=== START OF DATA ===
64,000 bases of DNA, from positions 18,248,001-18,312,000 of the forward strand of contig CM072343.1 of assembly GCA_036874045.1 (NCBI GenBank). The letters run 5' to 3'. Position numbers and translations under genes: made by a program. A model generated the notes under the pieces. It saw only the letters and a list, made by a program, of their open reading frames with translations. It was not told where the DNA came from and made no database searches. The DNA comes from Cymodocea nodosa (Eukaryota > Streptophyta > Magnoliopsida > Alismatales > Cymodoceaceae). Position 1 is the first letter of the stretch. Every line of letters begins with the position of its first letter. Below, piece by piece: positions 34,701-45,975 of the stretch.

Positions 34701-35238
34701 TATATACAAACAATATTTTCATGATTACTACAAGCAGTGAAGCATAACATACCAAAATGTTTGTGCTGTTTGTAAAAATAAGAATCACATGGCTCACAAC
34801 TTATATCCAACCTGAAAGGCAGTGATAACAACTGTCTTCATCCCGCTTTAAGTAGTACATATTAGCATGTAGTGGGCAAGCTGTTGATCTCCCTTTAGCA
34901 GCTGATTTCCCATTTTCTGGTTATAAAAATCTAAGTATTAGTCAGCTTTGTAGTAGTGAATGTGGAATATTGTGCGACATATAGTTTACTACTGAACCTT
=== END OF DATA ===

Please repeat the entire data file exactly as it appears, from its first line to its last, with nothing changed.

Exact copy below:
64,000 bases of DNA, from positions 18,248,001-18,312,000 of the forward strand of contig CM072343.1 of assembly GCA_036874045.1 (NCBI GenBank). The letters run 5' to 3'. Position numbers and translations under genes: made by a program. A model generated the notes under the pieces. It saw only the letters and a list, made by a program, of their open reading frames with translations. It was not told where the DNA came from and made no database searches. The DNA comes from Cymodocea nodosa (Eukaryota > Streptophyta > Magnoliopsida > Alismatales > Cymodoceaceae). Position 1 is the first letter of the stretch. Every line of letters begins with the position of its first letter. Below, piece by piece: positions 34,701-45,975 of the stretch.

Positions 34701-35238
34701 TATATACAAACAATATTTTCATGATTACTACAAGCAGTGAAGCATAACATACCAAAATGTTTGTGCTGTTTGTAAAAATAAGAATCACATGGCTCACAAC
34801 TTATATCCAACCTGAAAGGCAGTGATAACAACTGTCTTCATCCCGCTTTAAGTAGTACATATTAGCATGTAGTGGGCAAGCTGTTGATCTCCCTTTAGCA
34901 GCTGATTTCCCATTTTCTGGTTATAAAAATCTAAGTATTAGTCAGCTTTGTAGTAGTGAATGTGGAATATTGTGCGACATATAGTTTACTACTGAACCTT